Cinco de Mayo is a holiday that has a different level of significance dependent on where and who is celebrating it. For instance, Cinco de Mayo is celebrated quite differently in the United States as compared to Mexico. Many synonymously associate the holiday with Mexican Independence however this in fact is a misconception. The history behind this holiday is a symbolic one where Mexico fought foreign invaders and their imperialistic goals to build a dependent empire within Mexico.
The true history behind Cinco de Mayo, or the fifth of May as it is translated, dates back to the Franco-Mexican War between 1861 and 1867. This war was ultimately triggered because of an outstanding state debt. According to History.com Mexico defaulted on European debts, specifically to Spain, France and Britain. In response, all three of these countries sent naval forces to Mexico to pressure for and demand reimbursement. With the situation looking like a high stakes scenario, Mexico was successful in negotiating agreements with Spain and Britain. Mexico was unable to reach a compromise with France who, under the leadership of Napoleon III, took this opportunity to try and pivot towards building a dependent empire within the Mexican territory. Napoleon sent 6,000 troops to attack Puebla while Mexican President Juarez rounded up 2,000 troops to defend the small eastern central Mexican town. Although the Mexican’s were outnumbered they were successful in holding off the French assault while only incurring approximately 100 casualties in comparison to France’s 500. This single battle did not have a huge impact on the overall outcome of the war however it became known for its symbolic victory against the obvious incredible odds. The war ultimately came to an end when the United States came to their neighbors’ assistance, by applying both political and military pressure onto France.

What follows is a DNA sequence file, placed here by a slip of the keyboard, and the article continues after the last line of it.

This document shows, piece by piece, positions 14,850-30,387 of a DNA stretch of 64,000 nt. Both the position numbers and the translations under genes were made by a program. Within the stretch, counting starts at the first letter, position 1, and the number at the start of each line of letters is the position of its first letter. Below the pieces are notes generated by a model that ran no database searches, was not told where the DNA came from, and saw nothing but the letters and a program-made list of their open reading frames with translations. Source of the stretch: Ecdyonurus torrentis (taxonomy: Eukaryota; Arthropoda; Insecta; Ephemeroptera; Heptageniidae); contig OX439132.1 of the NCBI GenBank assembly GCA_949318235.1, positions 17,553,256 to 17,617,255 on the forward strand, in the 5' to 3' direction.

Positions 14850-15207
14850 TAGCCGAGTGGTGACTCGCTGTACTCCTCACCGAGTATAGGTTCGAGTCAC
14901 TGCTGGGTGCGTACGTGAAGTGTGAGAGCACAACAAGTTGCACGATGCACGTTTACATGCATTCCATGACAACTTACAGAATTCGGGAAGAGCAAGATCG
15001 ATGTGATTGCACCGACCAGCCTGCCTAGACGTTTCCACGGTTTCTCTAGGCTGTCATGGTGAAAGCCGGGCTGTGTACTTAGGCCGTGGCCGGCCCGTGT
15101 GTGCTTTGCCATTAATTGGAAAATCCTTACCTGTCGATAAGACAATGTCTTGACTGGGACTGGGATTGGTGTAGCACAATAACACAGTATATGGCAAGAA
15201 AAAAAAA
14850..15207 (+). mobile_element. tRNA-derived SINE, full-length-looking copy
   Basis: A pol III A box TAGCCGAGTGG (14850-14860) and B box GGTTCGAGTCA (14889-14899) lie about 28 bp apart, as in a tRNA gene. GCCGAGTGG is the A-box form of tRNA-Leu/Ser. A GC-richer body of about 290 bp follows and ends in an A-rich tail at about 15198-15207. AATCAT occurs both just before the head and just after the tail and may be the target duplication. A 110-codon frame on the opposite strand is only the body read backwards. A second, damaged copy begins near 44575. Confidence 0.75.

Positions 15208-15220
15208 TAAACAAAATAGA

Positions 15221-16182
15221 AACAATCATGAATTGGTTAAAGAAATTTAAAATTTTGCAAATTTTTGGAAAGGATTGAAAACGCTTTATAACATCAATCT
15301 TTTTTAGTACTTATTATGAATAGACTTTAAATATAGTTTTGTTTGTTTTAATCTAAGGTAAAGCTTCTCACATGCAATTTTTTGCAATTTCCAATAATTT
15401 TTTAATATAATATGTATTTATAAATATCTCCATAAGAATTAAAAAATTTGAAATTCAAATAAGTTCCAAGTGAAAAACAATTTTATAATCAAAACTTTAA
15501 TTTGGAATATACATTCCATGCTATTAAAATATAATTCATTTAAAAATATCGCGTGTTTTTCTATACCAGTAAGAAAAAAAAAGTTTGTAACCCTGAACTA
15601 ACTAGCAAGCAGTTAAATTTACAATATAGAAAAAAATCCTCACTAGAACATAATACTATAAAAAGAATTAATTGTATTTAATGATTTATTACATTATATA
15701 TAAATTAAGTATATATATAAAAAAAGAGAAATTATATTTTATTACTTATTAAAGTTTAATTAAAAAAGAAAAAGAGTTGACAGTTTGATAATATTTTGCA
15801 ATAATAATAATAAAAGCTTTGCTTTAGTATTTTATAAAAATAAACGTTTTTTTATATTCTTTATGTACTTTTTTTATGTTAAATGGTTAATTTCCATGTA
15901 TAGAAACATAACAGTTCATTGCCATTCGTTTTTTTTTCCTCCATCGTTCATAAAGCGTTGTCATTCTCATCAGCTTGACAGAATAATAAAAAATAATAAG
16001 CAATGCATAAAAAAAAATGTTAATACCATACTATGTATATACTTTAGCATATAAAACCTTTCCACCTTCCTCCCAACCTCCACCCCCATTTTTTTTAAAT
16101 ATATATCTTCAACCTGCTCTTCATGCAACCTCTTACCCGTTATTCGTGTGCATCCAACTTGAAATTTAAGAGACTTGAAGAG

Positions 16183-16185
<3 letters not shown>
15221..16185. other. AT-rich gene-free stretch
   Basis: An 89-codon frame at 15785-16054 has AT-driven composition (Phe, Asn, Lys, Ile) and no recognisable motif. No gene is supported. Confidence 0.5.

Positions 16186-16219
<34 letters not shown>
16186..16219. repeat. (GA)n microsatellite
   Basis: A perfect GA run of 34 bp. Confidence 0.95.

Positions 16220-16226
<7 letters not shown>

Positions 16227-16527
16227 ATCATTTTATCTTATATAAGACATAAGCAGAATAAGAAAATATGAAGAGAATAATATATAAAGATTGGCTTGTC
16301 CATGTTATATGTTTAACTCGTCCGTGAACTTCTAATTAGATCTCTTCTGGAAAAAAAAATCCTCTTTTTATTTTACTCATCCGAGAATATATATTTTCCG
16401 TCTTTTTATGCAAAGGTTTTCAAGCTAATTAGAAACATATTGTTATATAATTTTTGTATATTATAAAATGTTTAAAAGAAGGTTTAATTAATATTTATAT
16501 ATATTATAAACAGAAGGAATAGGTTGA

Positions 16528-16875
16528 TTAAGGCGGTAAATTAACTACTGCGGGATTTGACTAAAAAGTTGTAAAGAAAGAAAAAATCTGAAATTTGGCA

North of the border, in the United States, Cinco De Mayo carries a very different significance and its celebrations are equally different. While Mexico celebrates this holiday by carrying out military parades and reenactments of the battle with France, the United States associates it more with the celebration of the Mexican culture and heritage. Many in the United States and elsewhere truly misunderstand the true nature of this holiday. Many mistakenly celebrate Cinco de Mayo as the Mexican independence, however this was in fact declared 50 years earlier from the Spanish colonial government. In spite of the fact that there are many different notions surrounding this holiday the United States celebrates it on a large scale in honor of the Mexican victory over their aggressors. In contrast, Mexico’s celebration of the holiday is usually concentrated on Puebla and less on a national scale.
Cinco de Mayo is one of those holidays shrouded in mystery and although the celebrations themselves come from different ideas and meanings the overall sentiment seems singular in nature. No matter where, who or how this holiday is celebrated it is one that highlights Mexican pride and perseverance stemming from a rich cultural heritage. Happy Cinco de Mayo.